Look, another European castle with murder basements! I’m a roll. Three of the four reviews on this update! Now if Murder House Flip wants to come to any of these locations, we have a deal! Anywhoo, The Black Cat has little to do with the Poe story but is the first of eight collaborations of Karloff and Legosi! Both are in top form as old enemies facing one another for the first time since Karloff locked Legosi up and stole anyway with his wife after the Great War. … I think… the backstory is a bit jumbled, as is the actual plot and plans of the pair. The joy is in watching these two do what they do best, along with the befuddlement of an American couple on their honeymoon (the man of which, David Manners played Jonathan Harker against Legosi’s Dracula and one of the guy’s in Karloff’s Mummy… can’t get away!) who get pushed and prodded as pawns between them. There is also a Satanic cult going on too, but they don’t really add anything to the picture. Add in awesome production value and sets, an eerie lighting and look, and those awesome floating women in caskets (makes sense in movie) and you got a weird, highly entertaining picture – as long as you don’t ask for a definitive timeline of the past.

Scare Package; 2020; Horror Anthology; A whole lot of writers and directors; 1h47m. Shudder.

This anthology horror film was supposed to be feature film at this year’s Bone Bat. Sadly, due to the virus, it didn’t happen that way. Instead, just watched at home with Shudder (I didn’t watch the Joe Bob presentation, just on its own). Shame, would have been amazing to see that with a couple hundred horror-comedy fans. On the whole, I really dug the film. Every wonderfully cliche piled on every wonderful cliche! The continual shifts of the story being told was a blast and hell yes all the blood, goo, gore, explosions, and murders you can want. And the vast majority practical! I love the goo people in the 2nd short! I believe that one is the best short. As it is in every anthology, some come out better than others but none were bad. The only one that didn’t land for me was Girls Night Out of her Mind. Big love to The Night He Wouldn’t Die IV – similar in idea – trying to kill the unkillable killer – to another short making the festival rounds Overkill. The final short is also the backhalf the film; after watching 10 minute long bits, 40 minute on the back half is an odd feel to the pacing as one expats to wrap up but keeps going and going and it hews far too close to Cabin in the Woods to really work. Cut that by like 15 minutes, and we’d have a better paced film. 1h50 is lengthy. Take that time and give the existing shorts better endings, now that I think of it – some kinda just stop…. But despite my issues there, I had a bloody good time. This is made for deconstructionist horror fans; honestly most horror fans are. We know and love our tropes and and are VERY aware of them.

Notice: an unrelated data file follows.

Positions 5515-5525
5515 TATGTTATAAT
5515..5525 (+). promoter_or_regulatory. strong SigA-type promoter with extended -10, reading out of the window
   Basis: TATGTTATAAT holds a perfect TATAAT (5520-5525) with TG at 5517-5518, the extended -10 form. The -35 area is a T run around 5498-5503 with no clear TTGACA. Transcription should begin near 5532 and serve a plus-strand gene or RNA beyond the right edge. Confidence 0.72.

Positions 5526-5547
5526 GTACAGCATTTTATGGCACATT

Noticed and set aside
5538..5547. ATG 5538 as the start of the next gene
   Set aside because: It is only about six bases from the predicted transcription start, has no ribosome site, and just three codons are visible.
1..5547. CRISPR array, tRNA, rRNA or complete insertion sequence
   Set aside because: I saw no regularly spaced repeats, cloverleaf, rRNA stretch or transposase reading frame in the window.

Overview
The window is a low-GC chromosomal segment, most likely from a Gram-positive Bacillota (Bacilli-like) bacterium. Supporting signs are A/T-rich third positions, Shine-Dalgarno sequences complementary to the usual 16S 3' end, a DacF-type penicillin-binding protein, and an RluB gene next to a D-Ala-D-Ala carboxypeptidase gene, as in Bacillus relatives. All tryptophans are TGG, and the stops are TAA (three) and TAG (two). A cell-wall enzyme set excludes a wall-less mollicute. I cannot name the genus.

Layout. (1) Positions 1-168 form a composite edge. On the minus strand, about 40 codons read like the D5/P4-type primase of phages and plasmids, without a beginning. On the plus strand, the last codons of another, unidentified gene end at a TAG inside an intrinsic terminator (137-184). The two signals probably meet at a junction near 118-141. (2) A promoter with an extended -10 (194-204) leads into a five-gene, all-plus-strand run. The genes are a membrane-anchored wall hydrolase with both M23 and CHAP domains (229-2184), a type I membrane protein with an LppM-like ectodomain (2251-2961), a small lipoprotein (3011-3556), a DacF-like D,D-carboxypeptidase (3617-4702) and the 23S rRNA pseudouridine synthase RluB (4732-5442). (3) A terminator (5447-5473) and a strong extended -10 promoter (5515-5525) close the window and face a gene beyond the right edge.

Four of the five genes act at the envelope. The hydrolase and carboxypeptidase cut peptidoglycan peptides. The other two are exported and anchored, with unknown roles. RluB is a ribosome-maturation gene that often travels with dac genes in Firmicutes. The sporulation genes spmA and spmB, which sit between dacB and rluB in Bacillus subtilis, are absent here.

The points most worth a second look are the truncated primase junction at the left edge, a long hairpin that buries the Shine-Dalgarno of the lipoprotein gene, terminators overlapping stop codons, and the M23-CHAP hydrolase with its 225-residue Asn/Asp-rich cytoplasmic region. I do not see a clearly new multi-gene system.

Junior; 1994; Comedy; Written by Chris Conrad and Kevin Wade; Directed by Ivan Reitman; Hoopla

Junior is an odd film. This isn’t BAD per se, 59 on metacritic. But its awkward and forced, and slow. A low-energy one note comedy. Hey, a large manly man (Schwarzenegger, coasting on his charm) is pregnant! So he acts like the tv/movie version of a pregnant woman! Hahahah. He’s emotional, likes to -gasp- cook! (yes, this is a backwards take on gender roles) These are the jokes we get. Oh this ins’t 10 minutes but 1h50!!! Holy shit. IF everyone just sped up their dialog a little we’d be shorter. Its crazy how just plodding everyone at delivery. Like do we need Danny DeVito wondering where his car is? Emma Thompson is absolutely slumming it, and that hurts.